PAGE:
Bronchiolitis or Bronchitis in Children | Kids Clinic Singapore


Dr Dave Ong: 1-9 Dec & 27 Dec

Dr Wendy: 6-7 Dec

Dr Chua on Maternity Leave: 21 Oct 2020 - 28 Feb 2021

Last updated: 24 November

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What is Bronchiolitis/Bronchitis?

Bronchiolitis or bronchitis is an infection of the respiratory tract or airways leading to the lungs. While bronchiolitis is common in young children below the age of 1, bronchitis presents more in older children and adults.

What Causes Bronchiolitis/Bronchitis?

Bronchiolitis is caused by viruses similar to those in a common cold. These viruses replicate quickly, spreading to respiratory tract and threatening the young child’s immune system.

Acute bronchitis is typically caused by viruses similar to those that cause colds and flu. It can also be caused by a bacterial infection and exposure to other substances that aggravate the lungs (e.g. allergens like smoke, dust, fumes, vapours, air pollution).

Does My Child have Bronchiolitis/Bronchitis?

Bronchiolitis and bronchitis usually start out with signs and symptoms similar to those of a common cold but quickly escalates to coughing and wheezing.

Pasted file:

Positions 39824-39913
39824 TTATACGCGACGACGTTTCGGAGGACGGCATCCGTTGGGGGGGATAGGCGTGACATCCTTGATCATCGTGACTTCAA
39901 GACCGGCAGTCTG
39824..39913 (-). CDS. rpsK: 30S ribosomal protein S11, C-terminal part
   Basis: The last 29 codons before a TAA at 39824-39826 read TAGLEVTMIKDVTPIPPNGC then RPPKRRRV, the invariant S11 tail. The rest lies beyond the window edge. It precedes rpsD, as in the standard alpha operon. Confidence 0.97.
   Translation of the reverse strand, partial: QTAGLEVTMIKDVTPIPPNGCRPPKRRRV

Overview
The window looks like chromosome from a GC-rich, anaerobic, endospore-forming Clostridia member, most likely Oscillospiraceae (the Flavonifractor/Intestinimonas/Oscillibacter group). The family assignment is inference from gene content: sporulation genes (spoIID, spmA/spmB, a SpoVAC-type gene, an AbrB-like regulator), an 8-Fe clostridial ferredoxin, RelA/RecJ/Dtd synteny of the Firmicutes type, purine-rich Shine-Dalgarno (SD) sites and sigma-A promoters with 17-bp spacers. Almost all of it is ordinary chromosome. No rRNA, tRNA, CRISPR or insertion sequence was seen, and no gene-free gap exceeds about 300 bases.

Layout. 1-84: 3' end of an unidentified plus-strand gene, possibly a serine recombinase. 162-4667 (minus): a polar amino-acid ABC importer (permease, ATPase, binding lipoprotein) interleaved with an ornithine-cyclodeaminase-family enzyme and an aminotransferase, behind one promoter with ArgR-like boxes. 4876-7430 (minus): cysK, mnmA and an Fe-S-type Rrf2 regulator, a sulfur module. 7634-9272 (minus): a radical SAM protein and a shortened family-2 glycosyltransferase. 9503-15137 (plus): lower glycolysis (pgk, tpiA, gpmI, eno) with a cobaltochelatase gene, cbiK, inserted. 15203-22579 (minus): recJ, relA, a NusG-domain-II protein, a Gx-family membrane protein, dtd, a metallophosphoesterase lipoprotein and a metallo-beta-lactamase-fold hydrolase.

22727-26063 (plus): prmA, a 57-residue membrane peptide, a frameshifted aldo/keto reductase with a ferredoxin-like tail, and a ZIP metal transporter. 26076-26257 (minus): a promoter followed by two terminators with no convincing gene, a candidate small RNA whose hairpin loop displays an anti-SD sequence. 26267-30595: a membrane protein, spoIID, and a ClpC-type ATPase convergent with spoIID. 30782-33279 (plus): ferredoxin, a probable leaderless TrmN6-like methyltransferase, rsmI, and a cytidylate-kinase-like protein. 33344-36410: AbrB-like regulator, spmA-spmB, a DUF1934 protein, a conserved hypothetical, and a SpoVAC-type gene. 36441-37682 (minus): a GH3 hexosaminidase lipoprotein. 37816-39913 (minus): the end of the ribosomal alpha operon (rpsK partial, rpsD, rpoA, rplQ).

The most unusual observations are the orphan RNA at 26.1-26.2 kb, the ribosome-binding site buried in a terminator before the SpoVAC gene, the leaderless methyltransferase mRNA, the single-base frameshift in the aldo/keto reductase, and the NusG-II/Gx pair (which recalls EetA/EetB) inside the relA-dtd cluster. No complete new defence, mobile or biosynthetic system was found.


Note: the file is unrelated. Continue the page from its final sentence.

Look out for symptoms such as:
  • Persistent coughing, mucus may be present
  • Wheezing
  • Crackling sounds heard when inhaling
  • Shortness of breath
  • Rapid breathing
  • Rapid heart rate
  • Sunken appearance over ribs when inhaling

How do I Care for a Child with Bronchiolitis/Bronchitis?

Your paediatrician will usually not prescribe antibiotics as this condition is typically caused by a virus. The treatment prescribed will primarily be for symptom relief (e.g. brochodilators, pain relievers). During this period, ensure your child has plenty of rest and drinks enough fluids. Keep your home clear of smoke or other pollutants. The signs and symptoms should resolve after 7 to 10 days.
Read more: Managing Your Baby’s Needs (0-6 months)
In the event your child experiences any of the following signs and symptoms, seek immediate medical attention:
  • Vomiting
  • Lethargy
  • Rejection of any fluid intake
  • Rapid and shallow breathing (more than 40 breaths per minute)
  • Bluish appearance, especially around lips and fingernails
  • Exhaustion from breathing or requiring to sit up in order to breathe
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